Monero vs Bitcoin: What Are the Main Differences? The Ultimate Comparison

Monero vs Bitcoin

When it comes to crypto investments, many investors wonder if swapping Bitcoin for Monero as the main digital asset in their portfolio would be more profitable and even safer. This article compares Monero (XMR) and Bitcoin (BTC), focusing on their technology, characteristics, privacy, and investment potential. Get a general understanding of these two cryptocurrencies as we explore their similarities and differences in our concise yet thorough Monero vs Bitcoin analysis.

Monero vs Bitcoin

What Is Monero?

Monero (XMR) is one of the very popular, so-called ‘private’ cryptocurrencies. It is a privacy-oriented and open-source cryptocurrency. It is recognized for its non-transparent structure, fungibility, and accessibility. Monero’s decentralized blockchain has been designed to be private. As a result, it permits obscuring important transaction information including the sender and recipient’s identities as well as the transaction’s total value. In the end, transactions’ anonymity increases blockchain’s security.

In addition to this, Monero is one of the best options when it comes to safety. It leverages the opaque blockchain and makes all the transactions untraceable and anonymous. Monero employs advanced cryptographic techniques to obfuscate transaction details, making it much more difficult to trace transactions and associate them with specific individuals.

Moreover, Monero is fungible, i.e. easily replaceable by an identical item or mutually interchangeable. Therefore, you can easily exchange as well as transact Monero without any problems. The majority of cryptocurrencies are partially fungible. However, the good news is that Monero is completely fungible.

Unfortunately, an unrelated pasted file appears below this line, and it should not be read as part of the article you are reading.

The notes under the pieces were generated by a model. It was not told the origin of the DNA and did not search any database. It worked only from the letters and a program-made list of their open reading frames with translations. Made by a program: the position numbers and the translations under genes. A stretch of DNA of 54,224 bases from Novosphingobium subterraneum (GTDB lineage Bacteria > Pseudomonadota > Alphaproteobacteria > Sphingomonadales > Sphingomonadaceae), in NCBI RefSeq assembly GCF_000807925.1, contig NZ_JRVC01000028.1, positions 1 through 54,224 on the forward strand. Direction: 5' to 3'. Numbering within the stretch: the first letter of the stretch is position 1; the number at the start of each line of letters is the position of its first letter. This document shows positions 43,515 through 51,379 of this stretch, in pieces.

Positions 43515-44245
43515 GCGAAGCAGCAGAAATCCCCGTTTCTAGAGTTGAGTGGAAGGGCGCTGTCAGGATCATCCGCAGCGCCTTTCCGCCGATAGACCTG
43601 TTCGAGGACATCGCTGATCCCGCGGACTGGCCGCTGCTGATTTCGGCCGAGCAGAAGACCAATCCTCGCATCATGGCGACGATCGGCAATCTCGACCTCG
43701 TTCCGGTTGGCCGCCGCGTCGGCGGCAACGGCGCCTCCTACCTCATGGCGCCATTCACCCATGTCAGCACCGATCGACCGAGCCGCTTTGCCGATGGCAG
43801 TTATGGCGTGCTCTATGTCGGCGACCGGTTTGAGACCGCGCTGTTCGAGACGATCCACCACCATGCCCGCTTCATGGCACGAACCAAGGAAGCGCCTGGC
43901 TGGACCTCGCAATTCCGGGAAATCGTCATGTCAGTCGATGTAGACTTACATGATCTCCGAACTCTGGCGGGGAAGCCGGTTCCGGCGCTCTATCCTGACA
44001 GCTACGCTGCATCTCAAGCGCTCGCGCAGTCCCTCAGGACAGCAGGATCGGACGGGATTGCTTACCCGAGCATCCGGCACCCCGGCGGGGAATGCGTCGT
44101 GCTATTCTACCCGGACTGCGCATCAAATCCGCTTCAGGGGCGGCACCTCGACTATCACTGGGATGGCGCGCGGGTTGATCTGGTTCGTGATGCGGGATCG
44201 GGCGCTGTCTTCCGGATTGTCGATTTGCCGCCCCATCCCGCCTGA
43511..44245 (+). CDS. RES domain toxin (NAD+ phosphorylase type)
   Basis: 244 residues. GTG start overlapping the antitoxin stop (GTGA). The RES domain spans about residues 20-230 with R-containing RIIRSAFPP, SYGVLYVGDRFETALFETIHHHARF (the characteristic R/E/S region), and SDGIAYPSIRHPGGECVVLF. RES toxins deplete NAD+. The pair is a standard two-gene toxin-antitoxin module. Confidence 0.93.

In conclusion, one of the most interesting features of Monero is that it is less volatile than other crypto assets; some even refer to it as being the ‘stable cryptocurrency.’

What Is Bitcoin?

Bitcoin (BTC) is the first and most well-known cryptocurrency, created in 2009 by an anonymous person or group using the pseudonym Satoshi Nakamoto. It operates on a decentralized peer-to-peer network without the need for intermediaries like banks. Bitcoin transactions are recorded on a public ledger called the blockchain, secured through cryptographic techniques. Bitcoin combines its network, cryptocurrency, and blockchain to record transactions transparently, prevent double spending, and ensure consensus via a process called ‘Proof-of-Work.’

Bitcoin has a limited supply of 21 million coins, making it deflationary in nature. Bitcoin’s value is determined by market demand and is known for its price volatility. 

Bitcoin is not completely anonymous, it’s pseudonymous. Thus, while Bitcoin transactions are not directly linked to individuals’ identities, the transaction history is stored on a public ledger called the blockchain. This ledger is transparent and can be accessed by anyone. It means that if someone can associate a Bitcoin address with a specific person, they can potentially trace their transaction history.

Monero vs Bitcoin: An Overview

Privacy Features

When it comes to privacy, it is primarily about stealth addresses. These are disorganized, one-time addresses that have nothing to do with any shared or previously put regular addresses. Put simply, on the public ledger, a few transactions sent to the same standard Monero address will appear to have been sent to completely different addresses. The thing is that although you can withdraw the coins that have been deposited to this kind of address, the money is not connected to you in any way. Senders and recipients are the only ones who know the location of XMR transfers. Some crypto platforms, for instance, Houdini Swap, use Monero as a way to make transactions private.

Ring transactions are an additional fantastic privacy feature. It is an amalgam of two excellent privacy technologies: private transactions and ring signatures. The Bitcoin project is underpinned by regular cryptographic signatures, and users validate transactions using their private key, which verifies ownership of the coin that will be spent in a transaction. Ring signatures attest to possession as well, but they also imply an additional degree of uncertainty.

The digital assets used as ‘decoys’ in the same transaction may contain extremely dangerous ones, and it’s unclear which of them were verified. This complicates the process of determining which money was authorized and disbursed. Decoys are blended ten to a set for each transaction. Because of this, Monero is quite challenging to follow.